Daily routine was dictated by tides, fishing being possible about two hours before low water and up to an hour after.  Weather also played an important part and could make a big difference to the time spent on the sands.  At about four to five hours to low water we would go to the pen.  Feed the horse while we prepared the cart, cleaned out and when she had finished give her a bucket of water and harness up, take her out, back her to the cart and we would be off.  Fishing was seasonal and in the summer it was the North Road (North Run) a mile and a bit across what had been Salthouse Bank (Salt’ouse corrupted to Salters).  On arrival the two ten foot shank trawls would be laid out on the sand the boomer connected across the front of the cart and the two trawl warps connected through the eyes at the end of the boomer to the trawls.  We would get back in the cart and with the command ‘walk on’ the horse would go forward into the water.  The horse would be turned so as to run parallel to the bank and at a depth up to the shafts, more or less depending on the weather, the tow would commence.  Unlike the Southport boats who hauled on the move, we always came out onto the bank to empty the cod end into the withy basket, which was placed back in the cart, the nets reset and the whole process repeated. While trawling the catch would be riddled roughly to get rid of most of the unwanted fish – stingers, crabs. star fish etc.  The duration would depend on the catch and once the tide really started to make we would leave for home.  This is where the horse’s previous experience as a cab horse came in; she could trot at speed.

At home Mrs Harrison (as she was always known) would have the electric boiler on and immediately the catch would be riddled again to get any ‘stingers’ (weaver fish), small crabs, etc that we had missed on the first riddle.  When completed the catch would be laid out to cool, all the while the horse had stood patiently outside on the road.  We would take her back to the pen, feed her, rub her down and I would either turn her out or take her along the back of St. Anne’s Road East to some ground that was rented behind the Memorial Hospital and I would walk back to the pen and pick up my bike.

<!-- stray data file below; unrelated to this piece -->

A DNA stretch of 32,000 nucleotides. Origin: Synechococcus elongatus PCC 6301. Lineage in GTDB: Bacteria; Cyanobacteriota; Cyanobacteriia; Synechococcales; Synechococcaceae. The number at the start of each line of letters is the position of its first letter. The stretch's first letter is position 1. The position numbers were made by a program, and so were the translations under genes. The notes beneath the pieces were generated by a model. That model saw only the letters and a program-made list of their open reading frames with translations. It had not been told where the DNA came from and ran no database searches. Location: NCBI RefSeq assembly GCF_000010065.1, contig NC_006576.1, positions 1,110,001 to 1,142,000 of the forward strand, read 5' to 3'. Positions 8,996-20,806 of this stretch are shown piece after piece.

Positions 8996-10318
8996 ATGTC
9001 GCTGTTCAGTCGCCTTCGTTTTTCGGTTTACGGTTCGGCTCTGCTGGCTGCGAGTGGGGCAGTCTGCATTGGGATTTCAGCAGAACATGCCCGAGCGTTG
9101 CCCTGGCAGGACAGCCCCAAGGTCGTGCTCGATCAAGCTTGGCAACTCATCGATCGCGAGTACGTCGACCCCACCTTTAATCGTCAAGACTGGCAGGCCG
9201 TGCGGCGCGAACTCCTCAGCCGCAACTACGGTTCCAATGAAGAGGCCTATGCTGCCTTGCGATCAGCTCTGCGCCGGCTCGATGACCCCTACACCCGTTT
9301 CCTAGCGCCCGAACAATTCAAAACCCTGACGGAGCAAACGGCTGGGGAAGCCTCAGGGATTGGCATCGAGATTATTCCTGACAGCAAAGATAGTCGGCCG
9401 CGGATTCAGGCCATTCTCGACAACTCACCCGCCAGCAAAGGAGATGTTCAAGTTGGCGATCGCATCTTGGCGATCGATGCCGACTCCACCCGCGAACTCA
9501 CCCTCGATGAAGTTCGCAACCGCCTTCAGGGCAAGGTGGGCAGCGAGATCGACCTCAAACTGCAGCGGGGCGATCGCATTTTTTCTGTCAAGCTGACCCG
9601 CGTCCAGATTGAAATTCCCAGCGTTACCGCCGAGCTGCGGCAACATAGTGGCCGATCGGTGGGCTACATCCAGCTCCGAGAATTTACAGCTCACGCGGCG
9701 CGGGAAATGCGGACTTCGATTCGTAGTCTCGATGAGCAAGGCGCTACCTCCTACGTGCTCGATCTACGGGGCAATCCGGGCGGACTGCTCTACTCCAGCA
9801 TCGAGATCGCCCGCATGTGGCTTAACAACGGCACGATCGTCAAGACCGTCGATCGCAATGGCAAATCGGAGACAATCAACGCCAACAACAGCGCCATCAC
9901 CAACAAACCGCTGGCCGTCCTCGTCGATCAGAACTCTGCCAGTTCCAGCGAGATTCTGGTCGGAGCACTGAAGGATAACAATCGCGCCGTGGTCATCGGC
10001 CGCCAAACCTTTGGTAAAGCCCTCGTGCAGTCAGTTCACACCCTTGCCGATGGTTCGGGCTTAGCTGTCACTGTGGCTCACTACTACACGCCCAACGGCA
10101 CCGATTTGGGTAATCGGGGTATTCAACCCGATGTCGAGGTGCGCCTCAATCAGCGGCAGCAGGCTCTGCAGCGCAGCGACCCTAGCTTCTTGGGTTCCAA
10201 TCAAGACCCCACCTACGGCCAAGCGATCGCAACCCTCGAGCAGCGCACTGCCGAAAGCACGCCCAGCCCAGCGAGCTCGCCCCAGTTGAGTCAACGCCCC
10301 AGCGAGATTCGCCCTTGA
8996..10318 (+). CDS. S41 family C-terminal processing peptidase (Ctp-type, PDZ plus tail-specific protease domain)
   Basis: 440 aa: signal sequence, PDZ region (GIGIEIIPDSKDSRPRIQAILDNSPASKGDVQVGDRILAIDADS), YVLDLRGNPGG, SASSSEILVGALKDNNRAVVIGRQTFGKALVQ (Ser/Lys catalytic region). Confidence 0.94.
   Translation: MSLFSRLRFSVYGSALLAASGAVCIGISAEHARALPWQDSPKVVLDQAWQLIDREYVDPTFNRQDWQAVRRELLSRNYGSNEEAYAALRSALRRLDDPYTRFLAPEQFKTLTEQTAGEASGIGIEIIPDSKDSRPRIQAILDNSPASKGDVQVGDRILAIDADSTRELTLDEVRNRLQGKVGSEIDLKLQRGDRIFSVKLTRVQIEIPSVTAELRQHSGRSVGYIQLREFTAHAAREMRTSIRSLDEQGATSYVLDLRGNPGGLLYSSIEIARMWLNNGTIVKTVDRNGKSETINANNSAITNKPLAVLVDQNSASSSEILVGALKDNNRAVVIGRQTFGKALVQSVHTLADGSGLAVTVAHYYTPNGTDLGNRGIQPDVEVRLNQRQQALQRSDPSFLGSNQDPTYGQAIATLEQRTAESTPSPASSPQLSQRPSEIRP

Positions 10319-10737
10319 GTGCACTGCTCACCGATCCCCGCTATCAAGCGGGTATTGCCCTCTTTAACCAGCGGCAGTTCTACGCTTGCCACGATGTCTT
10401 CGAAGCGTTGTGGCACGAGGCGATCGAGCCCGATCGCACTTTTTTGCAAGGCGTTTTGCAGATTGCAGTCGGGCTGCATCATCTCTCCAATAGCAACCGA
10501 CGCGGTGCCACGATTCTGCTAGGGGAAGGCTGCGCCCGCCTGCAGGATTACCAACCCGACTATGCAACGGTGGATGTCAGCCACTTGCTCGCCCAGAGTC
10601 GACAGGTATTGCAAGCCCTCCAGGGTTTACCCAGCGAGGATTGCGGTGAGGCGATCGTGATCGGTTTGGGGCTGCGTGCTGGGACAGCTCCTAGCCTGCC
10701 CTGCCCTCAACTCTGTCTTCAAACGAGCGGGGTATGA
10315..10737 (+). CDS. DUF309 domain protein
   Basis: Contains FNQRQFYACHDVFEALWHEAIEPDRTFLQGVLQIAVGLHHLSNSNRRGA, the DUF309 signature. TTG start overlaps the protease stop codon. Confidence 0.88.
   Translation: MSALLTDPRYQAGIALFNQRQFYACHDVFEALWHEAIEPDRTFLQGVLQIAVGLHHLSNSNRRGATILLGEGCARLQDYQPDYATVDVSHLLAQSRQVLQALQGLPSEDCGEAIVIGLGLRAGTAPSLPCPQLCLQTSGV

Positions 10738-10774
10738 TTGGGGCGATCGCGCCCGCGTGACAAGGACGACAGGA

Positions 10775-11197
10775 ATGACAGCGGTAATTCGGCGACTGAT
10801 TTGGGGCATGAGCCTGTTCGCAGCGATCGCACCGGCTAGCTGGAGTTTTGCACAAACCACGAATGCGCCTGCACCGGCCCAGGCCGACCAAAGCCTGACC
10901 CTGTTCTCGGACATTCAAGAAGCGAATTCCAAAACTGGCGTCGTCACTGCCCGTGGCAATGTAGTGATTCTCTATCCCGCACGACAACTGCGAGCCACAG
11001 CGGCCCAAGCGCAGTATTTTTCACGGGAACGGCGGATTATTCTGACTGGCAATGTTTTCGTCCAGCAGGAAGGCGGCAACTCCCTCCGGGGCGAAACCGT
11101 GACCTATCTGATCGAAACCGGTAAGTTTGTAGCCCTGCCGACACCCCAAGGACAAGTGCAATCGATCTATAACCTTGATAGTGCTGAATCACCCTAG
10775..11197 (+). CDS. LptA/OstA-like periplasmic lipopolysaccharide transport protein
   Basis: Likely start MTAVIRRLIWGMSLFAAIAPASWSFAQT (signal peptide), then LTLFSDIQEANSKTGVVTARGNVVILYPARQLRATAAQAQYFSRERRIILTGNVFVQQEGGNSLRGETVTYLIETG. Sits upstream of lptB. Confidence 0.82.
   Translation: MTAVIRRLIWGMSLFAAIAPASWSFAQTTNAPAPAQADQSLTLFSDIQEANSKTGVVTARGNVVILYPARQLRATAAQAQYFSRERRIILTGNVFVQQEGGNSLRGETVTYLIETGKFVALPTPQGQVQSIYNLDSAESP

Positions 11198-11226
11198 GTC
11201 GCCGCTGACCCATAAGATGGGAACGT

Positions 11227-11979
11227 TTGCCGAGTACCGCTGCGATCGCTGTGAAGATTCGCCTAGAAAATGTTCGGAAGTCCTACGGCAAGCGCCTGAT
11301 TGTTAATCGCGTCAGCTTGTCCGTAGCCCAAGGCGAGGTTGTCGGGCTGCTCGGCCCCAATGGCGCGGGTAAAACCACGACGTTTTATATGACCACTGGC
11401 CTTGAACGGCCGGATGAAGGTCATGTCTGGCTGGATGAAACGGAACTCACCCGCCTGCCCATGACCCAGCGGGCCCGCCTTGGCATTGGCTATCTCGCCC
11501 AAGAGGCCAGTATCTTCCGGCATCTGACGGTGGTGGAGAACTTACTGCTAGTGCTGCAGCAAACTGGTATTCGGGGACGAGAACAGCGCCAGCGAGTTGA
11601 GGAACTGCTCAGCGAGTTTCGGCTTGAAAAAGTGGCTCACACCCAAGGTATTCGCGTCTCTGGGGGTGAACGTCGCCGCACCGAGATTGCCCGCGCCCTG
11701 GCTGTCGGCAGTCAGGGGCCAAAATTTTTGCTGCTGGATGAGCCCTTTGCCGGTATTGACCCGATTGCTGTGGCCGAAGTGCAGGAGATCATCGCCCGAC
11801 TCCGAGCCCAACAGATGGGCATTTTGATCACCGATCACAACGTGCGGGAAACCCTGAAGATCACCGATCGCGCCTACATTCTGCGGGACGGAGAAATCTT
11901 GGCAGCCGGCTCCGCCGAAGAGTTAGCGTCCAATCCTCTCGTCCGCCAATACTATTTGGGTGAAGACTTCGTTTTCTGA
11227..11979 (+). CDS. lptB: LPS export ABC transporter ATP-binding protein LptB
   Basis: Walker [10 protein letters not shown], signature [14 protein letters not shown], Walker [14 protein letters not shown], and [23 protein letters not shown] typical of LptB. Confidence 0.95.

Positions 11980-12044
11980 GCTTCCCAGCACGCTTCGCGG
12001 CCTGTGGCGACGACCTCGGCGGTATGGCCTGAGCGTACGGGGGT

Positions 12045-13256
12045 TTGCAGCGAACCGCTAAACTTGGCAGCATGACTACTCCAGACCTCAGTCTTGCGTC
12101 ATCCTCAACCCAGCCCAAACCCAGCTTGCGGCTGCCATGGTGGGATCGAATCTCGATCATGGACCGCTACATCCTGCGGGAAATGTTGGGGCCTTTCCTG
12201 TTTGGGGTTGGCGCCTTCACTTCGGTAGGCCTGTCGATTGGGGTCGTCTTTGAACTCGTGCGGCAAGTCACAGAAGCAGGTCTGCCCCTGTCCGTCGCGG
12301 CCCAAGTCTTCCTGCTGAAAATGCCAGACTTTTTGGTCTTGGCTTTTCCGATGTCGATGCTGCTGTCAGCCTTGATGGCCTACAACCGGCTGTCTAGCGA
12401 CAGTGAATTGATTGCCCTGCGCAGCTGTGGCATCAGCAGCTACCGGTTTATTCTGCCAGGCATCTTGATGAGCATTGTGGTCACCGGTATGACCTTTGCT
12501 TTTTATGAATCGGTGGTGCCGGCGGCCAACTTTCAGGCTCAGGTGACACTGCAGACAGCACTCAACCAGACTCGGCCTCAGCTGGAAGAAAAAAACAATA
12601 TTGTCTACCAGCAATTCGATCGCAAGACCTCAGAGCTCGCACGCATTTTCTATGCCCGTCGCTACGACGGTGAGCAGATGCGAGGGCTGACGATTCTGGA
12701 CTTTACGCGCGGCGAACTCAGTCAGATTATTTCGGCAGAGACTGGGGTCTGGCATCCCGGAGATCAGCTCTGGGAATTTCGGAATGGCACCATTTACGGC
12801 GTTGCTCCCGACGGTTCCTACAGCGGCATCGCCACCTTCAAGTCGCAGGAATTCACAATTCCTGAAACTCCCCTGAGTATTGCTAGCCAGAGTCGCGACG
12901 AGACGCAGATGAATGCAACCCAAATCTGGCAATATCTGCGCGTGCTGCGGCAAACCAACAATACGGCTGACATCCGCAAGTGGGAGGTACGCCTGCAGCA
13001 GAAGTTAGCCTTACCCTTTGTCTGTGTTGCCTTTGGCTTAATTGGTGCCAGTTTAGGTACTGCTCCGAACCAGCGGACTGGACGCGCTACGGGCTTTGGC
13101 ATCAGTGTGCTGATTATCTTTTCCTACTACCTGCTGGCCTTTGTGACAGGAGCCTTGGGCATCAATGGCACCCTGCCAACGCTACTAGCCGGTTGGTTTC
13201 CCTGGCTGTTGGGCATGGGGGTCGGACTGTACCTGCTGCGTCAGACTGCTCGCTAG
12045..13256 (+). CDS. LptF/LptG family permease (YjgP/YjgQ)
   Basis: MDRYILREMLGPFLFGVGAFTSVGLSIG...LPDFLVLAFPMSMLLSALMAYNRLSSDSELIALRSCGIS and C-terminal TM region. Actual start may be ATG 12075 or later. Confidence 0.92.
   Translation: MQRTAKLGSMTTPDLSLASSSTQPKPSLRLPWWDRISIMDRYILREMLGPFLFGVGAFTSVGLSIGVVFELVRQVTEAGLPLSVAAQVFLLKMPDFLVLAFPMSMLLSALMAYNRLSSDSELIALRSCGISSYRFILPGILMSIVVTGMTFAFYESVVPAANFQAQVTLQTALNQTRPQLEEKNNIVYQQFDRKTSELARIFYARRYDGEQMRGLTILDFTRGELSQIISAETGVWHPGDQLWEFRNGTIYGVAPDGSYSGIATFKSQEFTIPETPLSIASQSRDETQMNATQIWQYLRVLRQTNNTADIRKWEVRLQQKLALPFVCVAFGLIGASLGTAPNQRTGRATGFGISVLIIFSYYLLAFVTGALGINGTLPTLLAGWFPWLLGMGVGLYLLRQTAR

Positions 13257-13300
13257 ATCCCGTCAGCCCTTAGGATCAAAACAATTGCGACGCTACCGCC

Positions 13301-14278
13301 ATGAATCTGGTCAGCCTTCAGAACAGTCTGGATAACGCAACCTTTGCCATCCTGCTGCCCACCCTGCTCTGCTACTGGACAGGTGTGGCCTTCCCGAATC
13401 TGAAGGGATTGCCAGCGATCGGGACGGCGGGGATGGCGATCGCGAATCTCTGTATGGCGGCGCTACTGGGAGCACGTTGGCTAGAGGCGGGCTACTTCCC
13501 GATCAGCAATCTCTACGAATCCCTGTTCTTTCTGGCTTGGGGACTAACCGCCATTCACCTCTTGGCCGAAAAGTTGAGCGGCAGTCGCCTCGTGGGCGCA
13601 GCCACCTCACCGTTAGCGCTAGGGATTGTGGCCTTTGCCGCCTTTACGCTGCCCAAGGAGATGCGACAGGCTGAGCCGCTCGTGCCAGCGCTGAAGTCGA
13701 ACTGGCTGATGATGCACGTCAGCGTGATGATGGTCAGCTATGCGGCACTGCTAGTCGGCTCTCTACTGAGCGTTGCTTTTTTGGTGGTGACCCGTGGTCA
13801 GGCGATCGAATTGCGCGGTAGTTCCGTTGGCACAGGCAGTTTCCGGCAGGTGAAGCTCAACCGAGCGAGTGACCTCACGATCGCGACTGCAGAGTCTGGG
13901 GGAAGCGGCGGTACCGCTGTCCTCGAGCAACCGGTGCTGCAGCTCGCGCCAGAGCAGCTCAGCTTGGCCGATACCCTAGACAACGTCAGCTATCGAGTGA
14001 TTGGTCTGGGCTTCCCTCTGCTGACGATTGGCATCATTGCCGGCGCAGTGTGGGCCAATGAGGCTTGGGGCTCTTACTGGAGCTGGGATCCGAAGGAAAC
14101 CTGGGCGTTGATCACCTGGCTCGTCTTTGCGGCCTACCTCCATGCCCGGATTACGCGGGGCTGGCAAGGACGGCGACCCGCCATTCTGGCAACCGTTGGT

If it had been a good catch I would take the carrier bike with boiled shrimps out to the shillers, one girl, a Lytham lass, I remember lived in Newton Road.  I would then return and help tidy up and depending on the time of day the table would be set up for shilling.

A shank trawl as made and used by ‘Uncle Bob’ Harrison.  He was at the autumn fishery off Harrowside.  Note that the cart tows the nets from a boomer which is the same way that the St. Annes boats (and some Lythamers) spread their nets under sail.  The cart fitted out very much like the boat. He would fill at least those two baskets with shrimps and probably on a good day the third one.  Then the race home to the boiler.  (The cart was made in 1946 at Preston)

GIM
Oct 2021

1 thought on “Shrimping from St. Annes

  1. Hi Mike Thanks for sending these through I do enjoy reading about the local history you research . Hope you are all well . We are in Rhodes at the moment , on a holiday that had been postponed three times, so enjoying the sunshine. We are up in St Annes on the weekend of 23rd October so hopefully can catch you all for a drink somewhere Cheers Martyn

    Sent from my iPad

    >

    Like

Leave a Reply

Fill in your details below or click an icon to log in:

WordPress.com Logo

You are commenting using your WordPress.com account. Log Out /  Change )

Twitter picture

You are commenting using your Twitter account. Log Out /  Change )

Facebook photo

You are commenting using your Facebook account. Log Out /  Change )

Connecting to %s